There’s that great quote by President Kennedy along the lines of “forgive your enemies, but never forget their names.” The same reasoning I think can be applied to apologies.
I certainly winced a little after reading Secretary Clinton’s statement following her call with Pakistani Foreign Minister Hina Rabbani Khar, during which she formally apologized for the deaths of 24 Pakistani soldiers in a “friendly fire” incident back in November. The clash prompted Pakistan to close U.S. military supply routes to Afghanistan, barring an apology, which neither the Pentagon nor the Obama administration was prepared to issue until now.
America does a lot of things exceptionally well, but saying “we’re sorry” is traditionally not one of them, especially when it’s to as recalcitrant and infuriating an “ally” as Pakistan. But this was a smart move on the part of the administration and yet another diplomatic feat for Clinton, who has displayed again how capable she is in her role and just how irreplaceable she will be.
One “sorry” has re-opened the ground supply lines into Afghanistan, which are crucial to equipping U.S. and NATO troops and will prove even more vital as the coalition there begins to disengage from the region. Since Pakistan closed the borders eight months ago, it has cost the U.S. nearly $100 million more a month to rely on longer supply routes through Central Asia and Russia. Pakistan has also agreed to waive a proposed transit tax of $5,000 per container. In fact, it would appear that Pakistan got little more out of this deal than Clinton’s apology; there was no compromise for instance on the use of U.S. drone strikes within Pakistani territory.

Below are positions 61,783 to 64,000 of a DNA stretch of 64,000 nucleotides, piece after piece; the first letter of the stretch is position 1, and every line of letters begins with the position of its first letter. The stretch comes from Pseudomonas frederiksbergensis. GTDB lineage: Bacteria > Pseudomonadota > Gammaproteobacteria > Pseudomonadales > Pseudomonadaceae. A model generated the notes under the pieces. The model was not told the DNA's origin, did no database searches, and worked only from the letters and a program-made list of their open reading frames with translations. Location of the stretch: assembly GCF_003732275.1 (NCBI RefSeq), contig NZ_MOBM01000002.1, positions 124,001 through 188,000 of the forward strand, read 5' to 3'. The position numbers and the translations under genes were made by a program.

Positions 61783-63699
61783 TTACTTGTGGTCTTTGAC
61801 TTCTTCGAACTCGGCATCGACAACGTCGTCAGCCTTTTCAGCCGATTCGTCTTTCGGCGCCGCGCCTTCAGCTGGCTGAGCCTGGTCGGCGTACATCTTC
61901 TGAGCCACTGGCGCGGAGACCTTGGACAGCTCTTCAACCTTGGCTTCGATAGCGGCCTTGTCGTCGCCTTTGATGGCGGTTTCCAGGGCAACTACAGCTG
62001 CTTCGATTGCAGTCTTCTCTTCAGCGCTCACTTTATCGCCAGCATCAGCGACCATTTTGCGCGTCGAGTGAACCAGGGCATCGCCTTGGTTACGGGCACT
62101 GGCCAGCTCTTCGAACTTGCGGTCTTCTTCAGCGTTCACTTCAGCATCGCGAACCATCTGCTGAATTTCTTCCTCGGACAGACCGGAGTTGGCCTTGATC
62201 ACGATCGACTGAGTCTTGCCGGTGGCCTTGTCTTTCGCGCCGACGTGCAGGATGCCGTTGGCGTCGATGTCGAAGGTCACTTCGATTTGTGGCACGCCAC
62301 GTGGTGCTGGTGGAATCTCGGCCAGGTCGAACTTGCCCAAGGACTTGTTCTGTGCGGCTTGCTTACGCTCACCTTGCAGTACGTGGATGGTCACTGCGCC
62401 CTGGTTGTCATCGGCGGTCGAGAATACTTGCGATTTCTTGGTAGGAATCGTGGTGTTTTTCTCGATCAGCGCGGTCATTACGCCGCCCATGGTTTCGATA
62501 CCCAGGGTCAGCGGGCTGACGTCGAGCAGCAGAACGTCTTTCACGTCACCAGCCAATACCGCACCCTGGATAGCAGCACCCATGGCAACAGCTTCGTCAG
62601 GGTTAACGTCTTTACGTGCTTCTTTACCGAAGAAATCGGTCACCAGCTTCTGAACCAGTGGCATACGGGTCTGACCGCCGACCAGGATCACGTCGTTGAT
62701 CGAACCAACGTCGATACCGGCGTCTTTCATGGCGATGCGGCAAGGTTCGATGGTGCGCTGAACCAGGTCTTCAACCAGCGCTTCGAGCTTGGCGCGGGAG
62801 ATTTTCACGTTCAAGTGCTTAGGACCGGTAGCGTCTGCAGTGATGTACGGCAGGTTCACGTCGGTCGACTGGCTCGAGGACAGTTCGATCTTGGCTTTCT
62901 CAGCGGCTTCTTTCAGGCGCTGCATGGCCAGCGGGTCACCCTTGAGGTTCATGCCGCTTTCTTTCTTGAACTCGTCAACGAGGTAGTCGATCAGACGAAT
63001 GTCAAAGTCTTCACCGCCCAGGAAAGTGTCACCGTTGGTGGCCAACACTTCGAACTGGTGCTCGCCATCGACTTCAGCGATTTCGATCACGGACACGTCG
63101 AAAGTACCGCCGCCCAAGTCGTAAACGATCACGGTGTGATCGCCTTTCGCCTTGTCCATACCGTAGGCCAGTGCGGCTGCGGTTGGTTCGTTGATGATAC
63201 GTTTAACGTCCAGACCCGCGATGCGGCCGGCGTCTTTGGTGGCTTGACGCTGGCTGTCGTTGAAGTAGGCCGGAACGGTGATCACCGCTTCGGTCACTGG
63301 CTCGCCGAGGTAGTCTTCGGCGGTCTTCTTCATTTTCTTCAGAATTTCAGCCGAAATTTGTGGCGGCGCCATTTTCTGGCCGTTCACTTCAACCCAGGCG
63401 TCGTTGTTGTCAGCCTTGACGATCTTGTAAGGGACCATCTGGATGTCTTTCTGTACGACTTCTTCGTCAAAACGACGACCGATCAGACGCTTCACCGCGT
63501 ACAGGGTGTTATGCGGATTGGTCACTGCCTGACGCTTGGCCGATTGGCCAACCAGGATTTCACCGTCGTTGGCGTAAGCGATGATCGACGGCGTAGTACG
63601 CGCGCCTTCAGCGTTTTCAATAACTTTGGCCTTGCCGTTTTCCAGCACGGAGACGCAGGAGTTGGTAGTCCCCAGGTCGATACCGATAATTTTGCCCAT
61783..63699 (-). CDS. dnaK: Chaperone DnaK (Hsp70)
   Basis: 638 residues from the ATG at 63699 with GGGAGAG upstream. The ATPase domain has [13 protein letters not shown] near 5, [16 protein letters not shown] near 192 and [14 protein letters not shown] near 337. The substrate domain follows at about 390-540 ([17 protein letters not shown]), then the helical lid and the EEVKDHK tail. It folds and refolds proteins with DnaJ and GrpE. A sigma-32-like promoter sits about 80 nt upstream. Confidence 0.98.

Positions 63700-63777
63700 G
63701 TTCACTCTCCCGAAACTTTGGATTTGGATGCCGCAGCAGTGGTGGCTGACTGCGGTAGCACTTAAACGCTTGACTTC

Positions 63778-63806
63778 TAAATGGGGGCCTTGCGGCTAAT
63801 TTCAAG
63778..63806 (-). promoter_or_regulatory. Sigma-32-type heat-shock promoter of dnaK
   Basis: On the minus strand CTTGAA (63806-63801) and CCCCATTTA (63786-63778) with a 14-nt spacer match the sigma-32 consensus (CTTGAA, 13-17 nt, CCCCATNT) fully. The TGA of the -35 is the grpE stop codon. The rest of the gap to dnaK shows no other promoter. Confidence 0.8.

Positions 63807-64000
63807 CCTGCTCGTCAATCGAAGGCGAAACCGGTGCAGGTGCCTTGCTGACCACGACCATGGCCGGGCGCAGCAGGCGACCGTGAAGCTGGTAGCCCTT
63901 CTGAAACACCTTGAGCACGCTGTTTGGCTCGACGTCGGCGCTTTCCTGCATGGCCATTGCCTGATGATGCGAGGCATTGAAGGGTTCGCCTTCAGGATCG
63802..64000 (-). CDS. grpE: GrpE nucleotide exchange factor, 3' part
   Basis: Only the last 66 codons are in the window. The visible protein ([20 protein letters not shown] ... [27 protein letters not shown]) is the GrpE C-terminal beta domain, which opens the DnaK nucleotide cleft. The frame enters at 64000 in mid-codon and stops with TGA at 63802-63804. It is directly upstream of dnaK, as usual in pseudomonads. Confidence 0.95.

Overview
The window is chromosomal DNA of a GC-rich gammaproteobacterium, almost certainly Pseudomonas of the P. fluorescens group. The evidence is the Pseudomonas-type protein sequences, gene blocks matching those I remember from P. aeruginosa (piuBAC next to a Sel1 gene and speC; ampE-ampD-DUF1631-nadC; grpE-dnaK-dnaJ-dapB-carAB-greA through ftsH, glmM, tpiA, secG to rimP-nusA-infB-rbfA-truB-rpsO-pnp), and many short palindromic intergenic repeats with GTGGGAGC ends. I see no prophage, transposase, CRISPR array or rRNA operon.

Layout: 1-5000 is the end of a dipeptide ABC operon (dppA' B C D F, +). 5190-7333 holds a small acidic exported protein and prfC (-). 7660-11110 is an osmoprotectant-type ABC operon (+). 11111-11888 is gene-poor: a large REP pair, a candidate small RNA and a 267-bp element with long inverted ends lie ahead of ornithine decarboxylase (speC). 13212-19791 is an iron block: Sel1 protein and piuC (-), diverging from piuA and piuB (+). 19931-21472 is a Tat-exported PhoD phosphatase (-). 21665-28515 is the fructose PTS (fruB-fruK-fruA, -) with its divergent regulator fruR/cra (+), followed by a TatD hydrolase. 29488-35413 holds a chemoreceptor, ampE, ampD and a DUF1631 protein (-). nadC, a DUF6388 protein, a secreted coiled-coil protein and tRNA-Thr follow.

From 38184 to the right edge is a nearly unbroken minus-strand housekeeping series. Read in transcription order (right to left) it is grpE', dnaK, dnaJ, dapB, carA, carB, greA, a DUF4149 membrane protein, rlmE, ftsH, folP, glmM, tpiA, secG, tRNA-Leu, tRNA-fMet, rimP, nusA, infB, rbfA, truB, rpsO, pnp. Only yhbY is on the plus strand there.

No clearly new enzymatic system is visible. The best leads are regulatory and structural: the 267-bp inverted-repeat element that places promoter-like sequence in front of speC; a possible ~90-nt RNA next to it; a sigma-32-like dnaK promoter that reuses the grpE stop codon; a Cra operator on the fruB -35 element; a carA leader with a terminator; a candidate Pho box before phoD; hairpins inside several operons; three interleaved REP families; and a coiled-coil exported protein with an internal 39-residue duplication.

But before the American exceptionalist crowd starts whining about yet another perceived Obama concession, there are two points worth discussing. First, America ought to grow more comfortable with apologies, especially when it comes to “greater good” arguments like ground supply lines into Afghanistan. We are doing our best to tidy up what has become an unruly war and if an apology makes it that much easier to withdraw U.S. troops, then I’d be happy to sweeten the deal (maybe that is the estimated $1.1 billion in reimbursements the U.S. is releasing to Pakistan for the cost of counter-insurgency operations along the Afghan border).
And second, I return to President Kennedy’s advice. Apologizing for an incident that was a “miscommunication on both sides, but fatalities on only one,” in the words of the estimable Vali Nasr, is by no means wiping the slate clean with Pakistan. For all the wrongs we have done that country, there is no question we are owed more than a few explanations, and definitely a few apologies, ourselves. Thoughtful pundits like Nasr, or Ahmed Rashid, or Bruce Reidel say U.S. security is inherently linked with Pakistan’s own development needs, and thus the imperative to improve this battered relationship as soon as possible.
Perhaps that’s true. But whoever the president is by the time this war is hopefully over in 2014 ought always to remember, in evaluating bi-lateral relations going forward, what a prickly, unhelpful, and even subversive partner Pakistan has been. An apology is one thing, reconciliation is quite another.